A proposed new housing development on the outskirts of Louth has been described as “a suicide situation in the making” by an East Lindsey councillor.
But despite Coun Terry Knowles’ controversial claim, the district planning committee voted 5-3 - with three abstentions to support the outline application by Larkfleet Homes to build 107 homes on a seven-hectare greenfield site off Kenwick Road.
Although most members disliked the scheme, they were recommended by officers to support it because there were no “material planning reasons” for it to be turned down.
In the event of refusal, they would almost certainly have lost any subsequent appeal by Larkfleet, with the prospect of incurring substantial costs.
“I feel very sorry for the people of Louth,” said Coun Pauline Cooper, who represents Croft, near Skegness.
“A charming market town is at risk of being swamped by overdevelopment.
“It’s like piling more and more weight on to a sinking ship.”
Protests - notably about the potential for flooding to nearby homes, were also sounded by Coun Eileen Ballard, representing Louth Town Council and by Coun Jill-Makinson-Sanders.
Their anguish was heeded by Coun Laura Stephenson who feared that a proposed lagoon to collect excessive rainfall would put young children at risk of drowning. “I am incredibly concerned,” she said.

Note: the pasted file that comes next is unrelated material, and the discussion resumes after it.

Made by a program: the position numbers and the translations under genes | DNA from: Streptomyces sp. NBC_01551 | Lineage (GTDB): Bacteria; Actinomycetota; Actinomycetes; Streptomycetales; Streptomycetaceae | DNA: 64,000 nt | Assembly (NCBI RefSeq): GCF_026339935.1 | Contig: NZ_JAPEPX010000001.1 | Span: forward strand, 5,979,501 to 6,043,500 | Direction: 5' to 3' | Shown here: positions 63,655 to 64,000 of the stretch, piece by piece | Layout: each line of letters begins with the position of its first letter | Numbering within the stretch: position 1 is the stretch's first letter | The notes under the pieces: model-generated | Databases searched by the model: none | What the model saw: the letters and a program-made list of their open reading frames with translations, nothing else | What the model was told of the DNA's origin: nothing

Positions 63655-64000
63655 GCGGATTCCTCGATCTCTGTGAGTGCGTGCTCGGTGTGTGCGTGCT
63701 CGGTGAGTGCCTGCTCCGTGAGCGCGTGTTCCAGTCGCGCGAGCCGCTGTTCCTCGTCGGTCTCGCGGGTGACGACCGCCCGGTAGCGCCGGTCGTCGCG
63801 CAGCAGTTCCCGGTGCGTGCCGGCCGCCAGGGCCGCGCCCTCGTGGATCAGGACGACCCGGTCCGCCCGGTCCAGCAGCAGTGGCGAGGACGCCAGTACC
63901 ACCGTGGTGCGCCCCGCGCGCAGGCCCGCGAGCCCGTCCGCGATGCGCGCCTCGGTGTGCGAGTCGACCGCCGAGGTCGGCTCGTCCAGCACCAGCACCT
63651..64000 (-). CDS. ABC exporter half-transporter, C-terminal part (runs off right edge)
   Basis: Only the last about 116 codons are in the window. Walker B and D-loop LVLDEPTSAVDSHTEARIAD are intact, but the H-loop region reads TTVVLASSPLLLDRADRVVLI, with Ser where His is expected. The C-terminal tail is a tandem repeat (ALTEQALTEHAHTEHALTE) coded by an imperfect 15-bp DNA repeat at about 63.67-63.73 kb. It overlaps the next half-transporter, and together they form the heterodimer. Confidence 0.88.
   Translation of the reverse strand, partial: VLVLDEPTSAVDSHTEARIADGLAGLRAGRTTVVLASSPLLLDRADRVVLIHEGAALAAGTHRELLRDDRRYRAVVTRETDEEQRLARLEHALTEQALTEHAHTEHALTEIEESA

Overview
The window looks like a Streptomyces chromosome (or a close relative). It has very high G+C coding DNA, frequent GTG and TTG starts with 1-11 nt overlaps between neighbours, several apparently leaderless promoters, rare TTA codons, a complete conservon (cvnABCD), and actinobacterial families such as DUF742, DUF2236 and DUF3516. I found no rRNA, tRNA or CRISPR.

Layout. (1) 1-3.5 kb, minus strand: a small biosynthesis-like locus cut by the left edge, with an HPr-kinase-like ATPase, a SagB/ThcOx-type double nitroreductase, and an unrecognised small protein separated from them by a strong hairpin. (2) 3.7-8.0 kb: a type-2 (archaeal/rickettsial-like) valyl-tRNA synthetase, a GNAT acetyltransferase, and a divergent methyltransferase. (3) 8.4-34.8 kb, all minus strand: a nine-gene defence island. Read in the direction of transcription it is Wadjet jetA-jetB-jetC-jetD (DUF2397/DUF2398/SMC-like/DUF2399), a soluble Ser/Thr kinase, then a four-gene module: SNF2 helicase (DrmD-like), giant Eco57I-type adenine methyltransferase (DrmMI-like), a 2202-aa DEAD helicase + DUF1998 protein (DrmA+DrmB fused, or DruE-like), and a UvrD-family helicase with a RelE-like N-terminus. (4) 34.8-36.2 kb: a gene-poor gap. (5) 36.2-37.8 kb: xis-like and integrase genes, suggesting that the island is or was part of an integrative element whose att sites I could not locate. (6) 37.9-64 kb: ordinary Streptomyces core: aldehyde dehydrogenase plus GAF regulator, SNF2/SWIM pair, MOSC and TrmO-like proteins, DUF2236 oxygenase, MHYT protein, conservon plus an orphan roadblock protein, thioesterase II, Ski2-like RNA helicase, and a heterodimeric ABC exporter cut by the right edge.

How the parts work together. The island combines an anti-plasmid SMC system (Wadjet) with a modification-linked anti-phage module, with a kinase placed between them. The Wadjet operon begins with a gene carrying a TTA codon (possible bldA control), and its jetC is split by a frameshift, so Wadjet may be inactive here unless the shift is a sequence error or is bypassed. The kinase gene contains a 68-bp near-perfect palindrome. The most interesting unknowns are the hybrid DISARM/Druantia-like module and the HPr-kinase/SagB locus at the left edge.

Coun Stuart Watson expressed another objection - the loss of Grade II agricultural land.
A different perspective came from Coun Neil Jones who noted that new houses would provide an economic boost for Louth - with retailers likely to benefit from a larger population and the district council’s coffers set to swell as a result of additional rates income.
Coun Phil Kemp, who proposed approval, agreed that incoming householders could bring wealth to the town, adding that scheme might ease pressure on homelessness.
Earlier, in a three-minute presentation to the committee, Larkfleet’s planning director, Mark Mann, claimed the flooding issues could be addressed successfully.
He said any impact on traffic would be “modest”, adding that his firm was committed to building “high- quality houses that exceeded the expectations of customers”.
Although numerous residents wrote or emailed ELDC to object, none felt sufficiently strongly to attend the 90-minute debate at ELDC’s HQ at Tedder Hall in Manby on Thursday afternoon (January 15).
Before Bourne-based Larkfleet can start work on the project, it will need to submit a further application providing more details about the style of the houses, their layout and how the flooding challenge will be tackled.
The committee noted that the firm has already agreed to make significant financial contributions towards social benefits such as education and a skate park.